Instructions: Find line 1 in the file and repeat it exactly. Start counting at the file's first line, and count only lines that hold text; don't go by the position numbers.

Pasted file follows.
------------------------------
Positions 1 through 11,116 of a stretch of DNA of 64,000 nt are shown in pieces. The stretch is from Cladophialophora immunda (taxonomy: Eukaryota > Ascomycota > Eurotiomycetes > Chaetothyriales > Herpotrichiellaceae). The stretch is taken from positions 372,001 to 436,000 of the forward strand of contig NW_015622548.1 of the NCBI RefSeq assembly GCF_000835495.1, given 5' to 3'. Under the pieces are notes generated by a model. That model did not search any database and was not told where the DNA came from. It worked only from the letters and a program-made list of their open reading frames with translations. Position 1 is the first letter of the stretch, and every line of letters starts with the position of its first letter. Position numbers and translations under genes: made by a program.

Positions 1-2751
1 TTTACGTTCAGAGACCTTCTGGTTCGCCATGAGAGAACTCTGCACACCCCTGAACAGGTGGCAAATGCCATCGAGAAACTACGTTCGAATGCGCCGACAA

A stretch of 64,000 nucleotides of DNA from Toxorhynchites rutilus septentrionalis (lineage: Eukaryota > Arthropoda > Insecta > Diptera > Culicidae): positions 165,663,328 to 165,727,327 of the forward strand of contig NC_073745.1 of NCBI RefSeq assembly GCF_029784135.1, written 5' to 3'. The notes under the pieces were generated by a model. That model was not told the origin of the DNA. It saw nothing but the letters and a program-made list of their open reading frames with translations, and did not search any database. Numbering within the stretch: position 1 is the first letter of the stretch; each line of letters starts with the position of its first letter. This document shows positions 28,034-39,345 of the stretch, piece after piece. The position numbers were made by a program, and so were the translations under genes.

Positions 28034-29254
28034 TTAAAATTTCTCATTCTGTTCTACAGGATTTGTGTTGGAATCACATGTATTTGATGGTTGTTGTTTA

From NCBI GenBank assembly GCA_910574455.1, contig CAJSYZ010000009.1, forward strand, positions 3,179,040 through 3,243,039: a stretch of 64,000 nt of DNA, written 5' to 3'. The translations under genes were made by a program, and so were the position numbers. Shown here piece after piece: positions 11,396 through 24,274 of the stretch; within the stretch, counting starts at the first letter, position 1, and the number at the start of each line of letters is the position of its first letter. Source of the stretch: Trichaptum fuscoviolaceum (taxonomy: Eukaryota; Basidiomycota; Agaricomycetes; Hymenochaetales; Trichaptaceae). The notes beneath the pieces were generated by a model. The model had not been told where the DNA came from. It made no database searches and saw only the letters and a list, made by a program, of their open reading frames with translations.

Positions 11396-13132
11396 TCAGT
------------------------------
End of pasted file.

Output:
Positions 1 through 11,116 of a stretch of DNA of 64,000 nt are shown in pieces. The stretch is from Cladophialophora immunda (taxonomy: Eukaryota > Ascomycota > Eurotiomycetes > Chaetothyriales > Herpotrichiellaceae). The stretch is taken from positions 372,001 to 436,000 of the forward strand of contig NW_015622548.1 of the NCBI RefSeq assembly GCF_000835495.1, given 5' to 3'. Under the pieces are notes generated by a model. That model did not search any database and was not told where the DNA came from. It worked only from the letters and a program-made list of their open reading frames with translations. Position 1 is the first letter of the stretch, and every line of letters starts with the position of its first letter. Position numbers and translations under genes: made by a program.